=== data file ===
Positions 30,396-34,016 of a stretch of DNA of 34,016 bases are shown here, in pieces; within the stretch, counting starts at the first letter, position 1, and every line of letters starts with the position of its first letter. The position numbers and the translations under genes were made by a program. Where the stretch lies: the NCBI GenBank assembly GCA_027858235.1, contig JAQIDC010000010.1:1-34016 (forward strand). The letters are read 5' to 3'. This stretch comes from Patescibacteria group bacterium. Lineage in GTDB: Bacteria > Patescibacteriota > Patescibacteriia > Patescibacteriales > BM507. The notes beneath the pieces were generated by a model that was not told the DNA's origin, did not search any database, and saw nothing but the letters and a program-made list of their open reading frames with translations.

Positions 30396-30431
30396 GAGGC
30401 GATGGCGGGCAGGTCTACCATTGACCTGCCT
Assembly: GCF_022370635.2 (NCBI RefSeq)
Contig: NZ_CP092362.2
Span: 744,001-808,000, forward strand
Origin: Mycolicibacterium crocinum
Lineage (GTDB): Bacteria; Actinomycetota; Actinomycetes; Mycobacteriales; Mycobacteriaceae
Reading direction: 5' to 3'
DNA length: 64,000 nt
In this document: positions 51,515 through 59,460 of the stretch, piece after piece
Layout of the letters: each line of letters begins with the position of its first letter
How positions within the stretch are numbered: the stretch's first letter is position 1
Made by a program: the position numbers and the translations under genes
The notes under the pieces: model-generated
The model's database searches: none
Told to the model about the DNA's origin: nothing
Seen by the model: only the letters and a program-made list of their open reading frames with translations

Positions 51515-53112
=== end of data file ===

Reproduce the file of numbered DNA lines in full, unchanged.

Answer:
Positions 30,396-34,016 of a stretch of DNA of 34,016 bases are shown here, in pieces; within the stretch, counting starts at the first letter, position 1, and every line of letters starts with the position of its first letter. The position numbers and the translations under genes were made by a program. Where the stretch lies: the NCBI GenBank assembly GCA_027858235.1, contig JAQIDC010000010.1:1-34016 (forward strand). The letters are read 5' to 3'. This stretch comes from Patescibacteria group bacterium. Lineage in GTDB: Bacteria > Patescibacteriota > Patescibacteriia > Patescibacteriales > BM507. The notes beneath the pieces were generated by a model that was not told the DNA's origin, did not search any database, and saw nothing but the letters and a program-made list of their open reading frames with translations.

Positions 30396-30431
30396 GAGGC
30401 GATGGCGGGCAGGTCTACCATTGACCTGCCT
Assembly: GCF_022370635.2 (NCBI RefSeq)
Contig: NZ_CP092362.2
Span: 744,001-808,000, forward strand
Origin: Mycolicibacterium crocinum
Lineage (GTDB): Bacteria; Actinomycetota; Actinomycetes; Mycobacteriales; Mycobacteriaceae
Reading direction: 5' to 3'
DNA length: 64,000 nt
In this document: positions 51,515 through 59,460 of the stretch, piece after piece
Layout of the letters: each line of letters begins with the position of its first letter
How positions within the stretch are numbered: the stretch's first letter is position 1
Made by a program: the position numbers and the translations under genes
The notes under the pieces: model-generated
The model's database searches: none
Told to the model about the DNA's origin: nothing
Seen by the model: only the letters and a program-made list of their open reading frames with translations

Positions 51515-53112